Masked Scheduler's Ratings Smackdown

For network TV, there was a lot going on last night, and it resulted in a lot more half hours going well over a 1 rating in 18-49. Competition and showmanship still have their rewards in the business.
I just want to follow up a bit on this "Twin Peaks" thing. "Twin Peaks'' premiere L+SD audience was 506,000 viewers. That's everyone, not even 18-49. Given that the audience that watched the short-lived original on ABC back in the early '90s is 25 years older, I’m going to assume that the audience skew for this show may be older than several other "prestige" series on the premium and streaming channels.
That's a real number, and it can be compared to similar numbers (apples to apples) for other "prestige" series -- and it tells us something, no matter how hard some try to deny it.
Sure, other things like "buzz" matter, but isn’t "buzz" supposed to lead to something that can be monetized like, for instance, driving interest to check out the premiere episodes? I mean, don't you want to get in on the conversation on social media? I'm so confused.
The new thing to say is "but that doesn’t tell the whole story," as if everyone doesn’t know by now that the linear L+SD rating doesn't tell the whole story ... but it tells a story.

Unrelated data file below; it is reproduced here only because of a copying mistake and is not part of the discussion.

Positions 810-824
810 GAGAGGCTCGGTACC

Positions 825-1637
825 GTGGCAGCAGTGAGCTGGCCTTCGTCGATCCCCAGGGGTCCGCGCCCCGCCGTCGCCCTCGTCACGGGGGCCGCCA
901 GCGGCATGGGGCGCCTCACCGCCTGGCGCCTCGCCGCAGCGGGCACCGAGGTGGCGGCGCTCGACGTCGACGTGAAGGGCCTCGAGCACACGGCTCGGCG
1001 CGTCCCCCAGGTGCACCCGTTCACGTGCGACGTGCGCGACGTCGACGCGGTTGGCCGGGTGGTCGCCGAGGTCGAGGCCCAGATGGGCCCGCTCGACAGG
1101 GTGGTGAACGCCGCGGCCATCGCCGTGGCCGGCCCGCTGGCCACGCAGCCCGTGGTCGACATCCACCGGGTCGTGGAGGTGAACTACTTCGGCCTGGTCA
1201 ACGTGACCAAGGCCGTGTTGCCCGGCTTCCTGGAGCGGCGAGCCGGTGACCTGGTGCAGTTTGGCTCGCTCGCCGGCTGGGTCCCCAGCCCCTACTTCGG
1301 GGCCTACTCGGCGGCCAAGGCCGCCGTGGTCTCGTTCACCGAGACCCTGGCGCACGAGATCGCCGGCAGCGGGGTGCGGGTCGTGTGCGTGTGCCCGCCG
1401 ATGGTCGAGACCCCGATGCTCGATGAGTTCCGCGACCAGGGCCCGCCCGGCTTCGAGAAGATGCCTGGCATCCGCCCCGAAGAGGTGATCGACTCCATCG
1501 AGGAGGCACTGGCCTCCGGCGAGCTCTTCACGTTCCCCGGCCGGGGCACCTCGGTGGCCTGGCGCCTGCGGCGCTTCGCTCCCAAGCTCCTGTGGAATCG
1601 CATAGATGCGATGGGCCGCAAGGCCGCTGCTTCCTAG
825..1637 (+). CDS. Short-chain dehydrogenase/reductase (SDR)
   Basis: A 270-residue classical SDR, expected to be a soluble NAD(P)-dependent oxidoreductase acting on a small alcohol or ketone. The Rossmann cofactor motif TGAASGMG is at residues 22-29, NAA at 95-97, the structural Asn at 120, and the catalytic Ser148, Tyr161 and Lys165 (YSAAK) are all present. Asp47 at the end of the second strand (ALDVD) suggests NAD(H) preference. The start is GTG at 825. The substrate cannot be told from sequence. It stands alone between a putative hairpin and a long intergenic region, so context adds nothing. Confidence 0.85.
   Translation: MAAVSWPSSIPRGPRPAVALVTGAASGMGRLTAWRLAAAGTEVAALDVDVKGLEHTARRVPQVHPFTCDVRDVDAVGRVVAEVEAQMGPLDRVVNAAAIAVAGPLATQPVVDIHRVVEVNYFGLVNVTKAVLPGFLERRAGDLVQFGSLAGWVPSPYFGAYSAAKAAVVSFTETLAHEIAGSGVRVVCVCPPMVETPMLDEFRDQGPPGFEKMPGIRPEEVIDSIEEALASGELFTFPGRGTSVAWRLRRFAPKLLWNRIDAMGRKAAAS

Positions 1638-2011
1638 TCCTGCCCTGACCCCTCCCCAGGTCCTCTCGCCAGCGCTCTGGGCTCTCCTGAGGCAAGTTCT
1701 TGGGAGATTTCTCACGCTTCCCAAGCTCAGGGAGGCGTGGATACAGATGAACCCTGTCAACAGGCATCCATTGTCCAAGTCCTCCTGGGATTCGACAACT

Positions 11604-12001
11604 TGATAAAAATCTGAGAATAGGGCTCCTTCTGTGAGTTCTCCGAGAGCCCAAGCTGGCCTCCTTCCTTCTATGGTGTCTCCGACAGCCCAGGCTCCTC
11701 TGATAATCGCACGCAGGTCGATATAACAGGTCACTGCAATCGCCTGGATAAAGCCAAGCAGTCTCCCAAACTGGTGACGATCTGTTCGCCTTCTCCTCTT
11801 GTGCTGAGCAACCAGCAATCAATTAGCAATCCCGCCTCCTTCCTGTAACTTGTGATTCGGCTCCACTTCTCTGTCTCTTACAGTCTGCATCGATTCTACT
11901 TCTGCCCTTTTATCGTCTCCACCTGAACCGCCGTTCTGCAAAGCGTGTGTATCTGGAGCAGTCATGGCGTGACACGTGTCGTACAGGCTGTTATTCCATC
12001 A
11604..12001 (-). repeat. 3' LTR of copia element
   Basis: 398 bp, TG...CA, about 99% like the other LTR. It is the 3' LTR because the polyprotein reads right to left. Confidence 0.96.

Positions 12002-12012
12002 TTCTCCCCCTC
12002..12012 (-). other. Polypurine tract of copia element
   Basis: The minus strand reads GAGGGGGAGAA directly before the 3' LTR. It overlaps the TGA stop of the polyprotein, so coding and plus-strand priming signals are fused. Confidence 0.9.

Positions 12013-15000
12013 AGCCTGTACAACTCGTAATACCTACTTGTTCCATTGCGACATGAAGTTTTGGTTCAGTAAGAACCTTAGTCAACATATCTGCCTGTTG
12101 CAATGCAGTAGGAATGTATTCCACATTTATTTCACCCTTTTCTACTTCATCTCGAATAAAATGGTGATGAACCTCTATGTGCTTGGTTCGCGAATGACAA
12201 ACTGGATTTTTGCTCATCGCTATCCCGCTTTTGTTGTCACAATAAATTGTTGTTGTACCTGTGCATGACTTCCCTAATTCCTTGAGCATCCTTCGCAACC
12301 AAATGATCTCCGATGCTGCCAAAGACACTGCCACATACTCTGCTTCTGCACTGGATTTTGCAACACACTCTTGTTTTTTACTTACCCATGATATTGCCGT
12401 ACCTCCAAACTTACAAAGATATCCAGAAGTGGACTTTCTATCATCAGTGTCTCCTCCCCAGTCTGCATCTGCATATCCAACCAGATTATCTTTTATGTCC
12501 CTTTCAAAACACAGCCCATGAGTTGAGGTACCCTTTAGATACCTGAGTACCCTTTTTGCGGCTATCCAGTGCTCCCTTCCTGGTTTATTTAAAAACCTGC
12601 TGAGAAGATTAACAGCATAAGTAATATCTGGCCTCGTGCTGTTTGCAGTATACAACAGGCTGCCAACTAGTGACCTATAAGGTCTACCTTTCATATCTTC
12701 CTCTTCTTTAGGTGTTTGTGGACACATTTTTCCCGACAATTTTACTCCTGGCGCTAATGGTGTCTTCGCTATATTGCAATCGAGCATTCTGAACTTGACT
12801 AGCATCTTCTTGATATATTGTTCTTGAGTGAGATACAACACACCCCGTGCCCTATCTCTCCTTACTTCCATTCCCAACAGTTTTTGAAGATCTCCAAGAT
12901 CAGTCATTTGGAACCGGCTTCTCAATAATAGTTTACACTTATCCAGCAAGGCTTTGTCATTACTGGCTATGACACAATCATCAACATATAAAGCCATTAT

"Twin Peaks" was a fluke. I call shows like this "Emperor's New Clothes" shows. It premiered, if I remember correctly, on a quiet Palm Sunday to huge, surprising numbers. "TP" was a very poor testing pilot, and ABC marketed it in a sort of honest way, not hyping it and sort of admitting that they had no idea what this was, but you may want to check it out.
If my memory serves me it ran against a repeat Jesus movie on NBC, where I was head of audience research at the time. I remember our marketing chief, Vince Manze, complaining that there was a "Bloopers" on before the movie and he was walking around the building in Burbank screaming "Bloopers Jesus, Bloopers Jesus." It became our mantra for marketing incompatible shows. But I digress.
"Twin Peaks" was the XFL of scripted series, as ratings rapidly fell off the table and, after its initial short run, it was exiled to Saturday night for much of its second season. Of course, some impressionable young'uns were so in awe of "Twin Peaks" that they vowed to grow up and be TV critics.
My point is that the L+SD ratings tell a story. They don't give us everything, but I believe that, in ratings, all delayed viewing tells is that the rich get richer and the poor get a little less poor. When you start out with only 506,000 viewers, you will have an awesome percentage growth story. The new thing is apps. "Twin Peaks" resulted in a surge in users of the Showtime app, if I understand the spin. Whatevs.
At the end of the day, Showtime brought back a show that was rejected the first time out and appears to be again. Some will fan the flames on social media, but for most of us, we've moved on.
Scream at me on Twitter @maskedscheduler and email me at
I'm going on hiatus for a week. I'm not pulling a Bill O'Reilly, I swear.

Broadcast primetime live + same-day ratings for Wednesday, May 24, 2017

The numbers for Wednesday:

Time Show Adults 18-49 Rating/Share Viewers (millions)
8 p.m. Survivor (CBS) (8-10 p.m.) – F 1.9/8 8.55
Movie: Dirty Dancing (ABC) (8-11 p.m.) 1.3/5 6.59